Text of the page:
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  #1  
Old 08-03-2010, 02:46 PM
Stretch's Avatar
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OM617 leak down test + valve spring removal question

Dear All,

I've had problems with oil ending up in my inlet / exhaust manifold =>

OM617 manifold oil = broken valve guide

(1981 W123 300D => OM617)

Unfortunately cleaning it up and tightening stuff hasn't worked so I'm now on a mission to check some things before I strip and rebuild the cylinder head.

I'd like to do a leak down test before I take it all apart (I hope it is just the head!). Does any one have any tips for this? Good / reliable tools? Cheap but effective DIY alternatives? Time saving advice? Links to good threads?

I expect I will have to check the valve guides, which will mean I'll have to dismantle the valve springs etc etc. Do I need to buy one of those expensive SIR tools valve compressors?

Any help you can give will be greatly appreciated.
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1992 W201 190E 1.8 171,000 km - Daily driver
1981 W123 300D ~ 100,000 miles / 160,000 km - project car stripped to the bone
1965 Land Rover Series 2a Station Wagon CIS recovery therapy!

Don't leave that there - I'll take it to bits!

Last edited by Stretch; 08-03-2010 at 02:46 PM. Reason: extra info
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  #2  
Old 08-03-2010, 08:42 PM
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On a OM617 you will not need a Valve Spring Compressor. However the Piston will need to be at Top dead center or very close to that so that the Valves will not drop inside of the Cylinder.
The Service Manual will tell you what you need to do to. Look in the section that has replacing the Valve Stem Seals.
I cannot remember exactly but I believe the manual also has the Leak Back Test in it.

For those in the USA:
Harbor Freight sells a Leak Back Tester. But, since it is made for Gas Engines it only has Spark Plug Adapters.(You need a source of filtered compressed Air.)

If you have the Harbor Freight Compression Tester one of those adapters might be able to be used.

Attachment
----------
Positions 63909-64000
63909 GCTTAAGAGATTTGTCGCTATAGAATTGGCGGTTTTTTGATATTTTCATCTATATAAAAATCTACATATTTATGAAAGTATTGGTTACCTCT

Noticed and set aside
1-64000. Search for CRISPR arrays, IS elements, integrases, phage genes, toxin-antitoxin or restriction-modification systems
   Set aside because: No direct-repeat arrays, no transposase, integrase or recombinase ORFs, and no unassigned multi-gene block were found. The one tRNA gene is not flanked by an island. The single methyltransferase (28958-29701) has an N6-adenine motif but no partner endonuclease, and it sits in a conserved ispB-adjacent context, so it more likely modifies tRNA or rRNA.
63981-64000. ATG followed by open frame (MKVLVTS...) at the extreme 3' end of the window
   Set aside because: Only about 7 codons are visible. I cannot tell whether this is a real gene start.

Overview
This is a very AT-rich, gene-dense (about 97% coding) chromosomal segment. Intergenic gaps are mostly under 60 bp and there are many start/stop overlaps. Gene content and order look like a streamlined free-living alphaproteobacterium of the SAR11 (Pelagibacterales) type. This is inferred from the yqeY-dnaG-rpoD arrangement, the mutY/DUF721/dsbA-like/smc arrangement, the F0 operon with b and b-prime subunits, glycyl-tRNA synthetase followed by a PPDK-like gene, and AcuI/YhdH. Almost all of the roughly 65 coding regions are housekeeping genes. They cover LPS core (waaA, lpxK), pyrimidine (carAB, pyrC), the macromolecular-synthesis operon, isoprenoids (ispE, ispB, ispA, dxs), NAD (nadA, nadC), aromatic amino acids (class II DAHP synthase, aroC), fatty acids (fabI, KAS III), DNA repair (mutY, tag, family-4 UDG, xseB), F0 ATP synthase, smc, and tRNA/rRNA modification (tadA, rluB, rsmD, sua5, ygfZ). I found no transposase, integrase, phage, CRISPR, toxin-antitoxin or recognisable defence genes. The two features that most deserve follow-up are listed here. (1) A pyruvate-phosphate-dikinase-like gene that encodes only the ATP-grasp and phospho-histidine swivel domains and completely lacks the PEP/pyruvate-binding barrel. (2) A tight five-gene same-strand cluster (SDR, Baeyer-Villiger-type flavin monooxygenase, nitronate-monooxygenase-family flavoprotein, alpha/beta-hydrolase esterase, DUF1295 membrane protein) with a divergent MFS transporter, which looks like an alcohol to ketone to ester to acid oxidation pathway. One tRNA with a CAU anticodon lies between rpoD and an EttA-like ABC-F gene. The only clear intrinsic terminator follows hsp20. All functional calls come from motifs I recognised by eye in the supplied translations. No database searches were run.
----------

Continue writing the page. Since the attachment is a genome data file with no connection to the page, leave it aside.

If all you want to do is listen to where the Air is leaking from you would only need one of the Compression Tester Adapters connected to the filtered compressed air.

On the Harbor Freight site if you click on the item often you have access to the instructions in PDF form.
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  #3  
Old 08-03-2010, 09:04 PM
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ditto on all of the above.

use compressed air in an injector hole with a rubber grommet.
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  #4  
Old 08-03-2010, 11:33 PM
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I have the HF set. It is low quality but works (I've only used it on gassers) if all you need is a tube between your air compressor & engine hole.
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  #5  
Old 08-04-2010, 02:34 AM
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Right thanks folks - great help as usual!

(Some times thinking about doing a job is worse than actually getting your hands dirty)

I'll just do it.
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1992 W201 190E 1.8 171,000 km - Daily driver
1981 W123 300D ~ 100,000 miles / 160,000 km - project car stripped to the bone
1965 Land Rover Series 2a Station Wagon CIS recovery therapy!

Don't leave that there - I'll take it to bits!
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  #6  
Old 08-04-2010, 11:13 AM
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The attachment is from the service manual.
Attached Files
File Type: pdf leak down test on engine, 617 01-015.pdf (117.7 KB, 217 views)
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  #7  
Old 08-04-2010, 02:12 PM
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Quote: